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The acquisition of linguistic variation

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Abstract

Against the backdrop of some traditional generative work on parameters as well as some recent constructivist work, this paper discusses how children handle variation that they are exposed to in the input. Investigating different types of word order variation, the paper finds no evidence for parameters in language acquisition data and instead argues for a model of micro-cues, according to which children are sensitive to fine distinctions in syntax and information structure from early on. Furthermore, the generalizations that are made in the acquisition process are argued to apply only to the relevant class or subcategory. This accounts for the lack of (over-)generalization in child data, often referred to as conservative learning.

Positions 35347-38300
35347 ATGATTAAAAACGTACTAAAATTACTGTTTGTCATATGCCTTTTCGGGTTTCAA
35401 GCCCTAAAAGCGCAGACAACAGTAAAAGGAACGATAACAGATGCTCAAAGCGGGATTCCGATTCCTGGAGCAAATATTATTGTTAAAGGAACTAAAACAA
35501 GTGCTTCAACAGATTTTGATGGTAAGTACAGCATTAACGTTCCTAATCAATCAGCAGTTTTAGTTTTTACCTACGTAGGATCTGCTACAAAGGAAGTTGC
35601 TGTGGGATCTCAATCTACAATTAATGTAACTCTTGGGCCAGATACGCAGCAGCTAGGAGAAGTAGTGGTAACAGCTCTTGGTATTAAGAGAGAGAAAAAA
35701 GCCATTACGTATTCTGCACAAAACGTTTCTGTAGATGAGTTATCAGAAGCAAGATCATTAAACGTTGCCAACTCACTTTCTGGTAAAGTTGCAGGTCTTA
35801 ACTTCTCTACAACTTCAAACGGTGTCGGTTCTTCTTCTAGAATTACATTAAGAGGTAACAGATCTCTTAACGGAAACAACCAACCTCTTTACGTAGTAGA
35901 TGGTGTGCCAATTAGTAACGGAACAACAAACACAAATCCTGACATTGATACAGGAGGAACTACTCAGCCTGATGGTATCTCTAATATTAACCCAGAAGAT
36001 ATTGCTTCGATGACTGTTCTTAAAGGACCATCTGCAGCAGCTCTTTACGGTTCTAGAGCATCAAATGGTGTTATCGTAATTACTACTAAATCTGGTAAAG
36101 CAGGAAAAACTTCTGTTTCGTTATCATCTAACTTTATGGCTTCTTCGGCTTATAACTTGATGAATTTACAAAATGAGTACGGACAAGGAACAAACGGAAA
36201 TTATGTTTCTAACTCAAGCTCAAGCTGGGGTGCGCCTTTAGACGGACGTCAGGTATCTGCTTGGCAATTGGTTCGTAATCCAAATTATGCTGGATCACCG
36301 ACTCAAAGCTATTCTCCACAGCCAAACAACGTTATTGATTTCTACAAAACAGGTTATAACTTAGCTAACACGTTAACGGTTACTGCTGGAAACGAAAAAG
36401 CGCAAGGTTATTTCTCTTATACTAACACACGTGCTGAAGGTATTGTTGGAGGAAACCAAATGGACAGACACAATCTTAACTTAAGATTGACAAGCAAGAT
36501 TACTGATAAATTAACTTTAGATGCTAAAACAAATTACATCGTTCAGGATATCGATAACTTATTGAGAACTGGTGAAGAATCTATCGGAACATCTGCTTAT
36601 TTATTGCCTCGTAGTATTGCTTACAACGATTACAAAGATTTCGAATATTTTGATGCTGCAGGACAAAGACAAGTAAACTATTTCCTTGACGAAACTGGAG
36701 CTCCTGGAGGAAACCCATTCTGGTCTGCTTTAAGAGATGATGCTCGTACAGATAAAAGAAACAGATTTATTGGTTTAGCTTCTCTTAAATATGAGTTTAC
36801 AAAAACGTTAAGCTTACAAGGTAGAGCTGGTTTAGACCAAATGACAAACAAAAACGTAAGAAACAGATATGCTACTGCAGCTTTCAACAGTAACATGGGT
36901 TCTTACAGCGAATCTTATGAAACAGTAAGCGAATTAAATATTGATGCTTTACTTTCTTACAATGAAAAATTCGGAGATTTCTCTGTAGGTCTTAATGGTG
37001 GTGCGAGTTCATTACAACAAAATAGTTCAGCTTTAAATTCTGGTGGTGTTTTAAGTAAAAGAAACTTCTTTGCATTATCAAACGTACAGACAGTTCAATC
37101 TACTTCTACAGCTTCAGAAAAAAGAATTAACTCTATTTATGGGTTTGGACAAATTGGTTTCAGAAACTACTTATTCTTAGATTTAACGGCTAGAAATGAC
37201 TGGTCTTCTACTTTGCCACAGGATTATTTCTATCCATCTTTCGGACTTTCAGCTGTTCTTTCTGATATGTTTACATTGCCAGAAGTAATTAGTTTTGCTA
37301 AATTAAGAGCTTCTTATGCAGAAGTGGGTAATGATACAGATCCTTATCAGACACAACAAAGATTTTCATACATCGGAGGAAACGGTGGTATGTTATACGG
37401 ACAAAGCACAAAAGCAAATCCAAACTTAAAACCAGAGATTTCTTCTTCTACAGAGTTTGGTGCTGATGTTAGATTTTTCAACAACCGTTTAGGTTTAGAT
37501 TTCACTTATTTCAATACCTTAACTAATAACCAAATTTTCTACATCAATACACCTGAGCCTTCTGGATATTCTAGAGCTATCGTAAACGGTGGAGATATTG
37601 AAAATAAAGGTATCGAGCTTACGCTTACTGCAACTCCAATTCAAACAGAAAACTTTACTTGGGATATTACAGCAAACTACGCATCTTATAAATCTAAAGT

References

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